4. Man of Science or of Faith?

However, there is something that has really changed in the medical profession: the magical and spiritual aspects of the healers. Currently, medicine and surgery are practiced using the scientific method and have become a more “laic” field. In the not too distant past, religious figures were involved not only as carers of souls but also of bodies. In a painting produced a little more than a century ago, a bishop can be seen blessing a pioneering operation on a man who has just had his limb amputated. Or perhaps he is merely giving him a final farewell before he succumbs to his inevitable fate. The bishop is a fundamental figure and even though he participates in the scene, he does not operate himself.

Théobald Chartran, Ambroise Paré au siège de Metz, pratique la ligature des artères sur un arquebusier blessé, late 19th century; Doctors in Paintings
Théobald Chartran, Ambroise Paré Using a Ligature on an Artery of an Amputated Leg of a Soldier, During the Siege of Metz, late 19th century, Université de la Sorbonne, Paris, France.

5. Painting Miraculous Doctors


Meanwhile, in previous centuries some saints seem to have been surgeons themselves. Therefore, when they are represented in paintings it may be in the medical healing of a person, amalgamated together with some “miraculous” features, especially during the mystical Middle Age or in the Renaissance. This is the case of Saint Luke, Saints Cosmas and Damian.

Saints Cosmas and Damian were twins who promoted both medicine and Christianity. We could say they were doctors of both the Church and Science! Their duality is perfectly represented in a panel from the 16th century, which depicts the replacement of a gangrenous leg with a healthy one taken from a corpse. At the same time a snake is expelled from the body of a reaper.

Fernando del Rincón, Miracles of the Doctor Saints Cosmas and Damian, circa 1510.
Fernando del Rincón, Miracles of the Doctor Saints Cosmas and Damian, ca 1510, Museo del Prado, Madrid, Spain.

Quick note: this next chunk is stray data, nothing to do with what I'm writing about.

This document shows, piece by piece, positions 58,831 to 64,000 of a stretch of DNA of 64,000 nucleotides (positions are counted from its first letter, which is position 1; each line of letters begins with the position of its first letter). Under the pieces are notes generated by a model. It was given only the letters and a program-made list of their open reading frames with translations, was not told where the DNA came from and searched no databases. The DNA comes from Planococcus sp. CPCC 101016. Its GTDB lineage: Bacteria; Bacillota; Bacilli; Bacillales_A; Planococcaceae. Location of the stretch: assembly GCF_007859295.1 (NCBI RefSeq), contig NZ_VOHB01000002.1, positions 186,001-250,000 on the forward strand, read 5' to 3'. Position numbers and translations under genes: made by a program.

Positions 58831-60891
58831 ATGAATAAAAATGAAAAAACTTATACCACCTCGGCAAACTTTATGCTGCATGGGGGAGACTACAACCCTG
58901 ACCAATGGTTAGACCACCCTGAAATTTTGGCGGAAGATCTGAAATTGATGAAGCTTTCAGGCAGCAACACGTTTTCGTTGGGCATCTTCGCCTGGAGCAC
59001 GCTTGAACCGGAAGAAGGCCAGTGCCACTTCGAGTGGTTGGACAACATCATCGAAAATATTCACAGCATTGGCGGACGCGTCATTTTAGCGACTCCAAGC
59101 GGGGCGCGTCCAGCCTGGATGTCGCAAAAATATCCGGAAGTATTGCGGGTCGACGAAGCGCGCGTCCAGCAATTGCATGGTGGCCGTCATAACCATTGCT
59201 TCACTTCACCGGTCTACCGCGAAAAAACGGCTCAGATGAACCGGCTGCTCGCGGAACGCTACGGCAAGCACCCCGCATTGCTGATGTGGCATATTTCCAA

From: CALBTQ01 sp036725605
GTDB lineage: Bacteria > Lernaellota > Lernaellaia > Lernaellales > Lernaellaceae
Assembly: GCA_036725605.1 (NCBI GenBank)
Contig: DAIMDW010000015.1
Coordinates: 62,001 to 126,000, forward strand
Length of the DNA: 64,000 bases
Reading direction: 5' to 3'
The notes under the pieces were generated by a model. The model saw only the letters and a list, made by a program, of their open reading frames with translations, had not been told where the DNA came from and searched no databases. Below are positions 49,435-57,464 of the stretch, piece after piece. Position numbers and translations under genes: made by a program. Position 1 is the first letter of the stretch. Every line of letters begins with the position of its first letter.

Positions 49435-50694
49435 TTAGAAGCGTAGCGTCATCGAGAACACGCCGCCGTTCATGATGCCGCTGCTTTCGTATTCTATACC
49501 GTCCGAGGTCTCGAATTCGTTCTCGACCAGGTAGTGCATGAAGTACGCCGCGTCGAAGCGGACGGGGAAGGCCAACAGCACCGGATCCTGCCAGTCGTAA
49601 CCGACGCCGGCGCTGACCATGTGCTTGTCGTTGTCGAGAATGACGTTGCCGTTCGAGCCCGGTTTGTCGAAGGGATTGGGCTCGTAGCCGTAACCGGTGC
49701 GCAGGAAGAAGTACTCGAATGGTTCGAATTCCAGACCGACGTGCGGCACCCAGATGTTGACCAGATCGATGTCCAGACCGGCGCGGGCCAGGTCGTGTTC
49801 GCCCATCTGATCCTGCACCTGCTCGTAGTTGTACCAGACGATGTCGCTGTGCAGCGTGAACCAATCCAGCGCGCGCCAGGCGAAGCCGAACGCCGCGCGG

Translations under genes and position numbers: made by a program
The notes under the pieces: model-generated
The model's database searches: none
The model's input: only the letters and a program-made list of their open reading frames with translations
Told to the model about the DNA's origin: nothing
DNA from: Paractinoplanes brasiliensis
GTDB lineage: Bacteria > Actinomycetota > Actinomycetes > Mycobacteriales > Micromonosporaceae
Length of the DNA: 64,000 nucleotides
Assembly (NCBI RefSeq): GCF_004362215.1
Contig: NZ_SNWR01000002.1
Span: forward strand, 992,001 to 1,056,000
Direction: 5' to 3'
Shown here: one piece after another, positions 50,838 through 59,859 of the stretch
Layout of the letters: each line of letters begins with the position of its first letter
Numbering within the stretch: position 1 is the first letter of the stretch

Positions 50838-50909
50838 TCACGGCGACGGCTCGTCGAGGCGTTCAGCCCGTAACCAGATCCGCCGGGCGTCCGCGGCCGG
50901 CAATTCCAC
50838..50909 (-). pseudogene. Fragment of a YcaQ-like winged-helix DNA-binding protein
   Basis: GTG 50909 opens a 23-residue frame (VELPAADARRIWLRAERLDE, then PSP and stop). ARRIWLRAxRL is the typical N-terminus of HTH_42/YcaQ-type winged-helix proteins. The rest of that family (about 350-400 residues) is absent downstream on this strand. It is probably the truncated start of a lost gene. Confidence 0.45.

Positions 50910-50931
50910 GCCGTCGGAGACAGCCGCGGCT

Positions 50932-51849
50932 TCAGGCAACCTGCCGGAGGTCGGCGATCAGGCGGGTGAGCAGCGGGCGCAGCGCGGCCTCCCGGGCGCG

Saint Luke is often represented as a painter or as someone involved heavily in medical tasks. He is in fact not only the patron saint of artists, but as well of doctors and surgeons. However, studies have concluded that he was more likely a doctor than an artist. For example, in the painting by Juan de Sevilla, he is performing head surgery on a man and some other figures observe or wait for their turn. Saint Luke is evidently bigger than the other characters, probably symbolizing his greatness both as a saint and as a surgeon.

Juan de Sevilla, Saint Luke, 1401 - 1435; Doctors in Paintings
Juan de Sevilla, Saint Luke, 1401 – 1435, Museo del Prado, Madrid, Spain.

6. Teaching and Learning in Medicine

Miraculously or not, the surgeon completes his/her daily duties in the operating room. Nevertheless, the work of a doctor is not complete yet: his students wish to become doctors, too. Teaching both theory and practice has always been an essential part of the medical world because it stands both on learning books and stealing your own teachers’ thunder.


Dr. Tulp teaches the anatomy of an arm to his students in the iconic oeuvre by Rembrandt. Dr. Laennec shows how to recognize pathological sounds in a patient’s chest.

Rembrandt van Rijn, The Anatomy Lesson of Dr Nicolaes Tulp, 1632; Doctors in Paintings
Rembrandt van Rijn, The Anatomy Lesson of Dr Nicolaes Tulp, 1632, Mauritshuis, The Hague, Netherlands.
Théobald Chartran, Laennec à l'hôpital Necker ausculte un phtisique devant ses élèves, 1816.
Théobald Chartran, Laennec Examines a Consumptive Patient with a Stethoscope in front of his Students at the Necker Hospital, 1816, Université de la Sorbonne, Paris.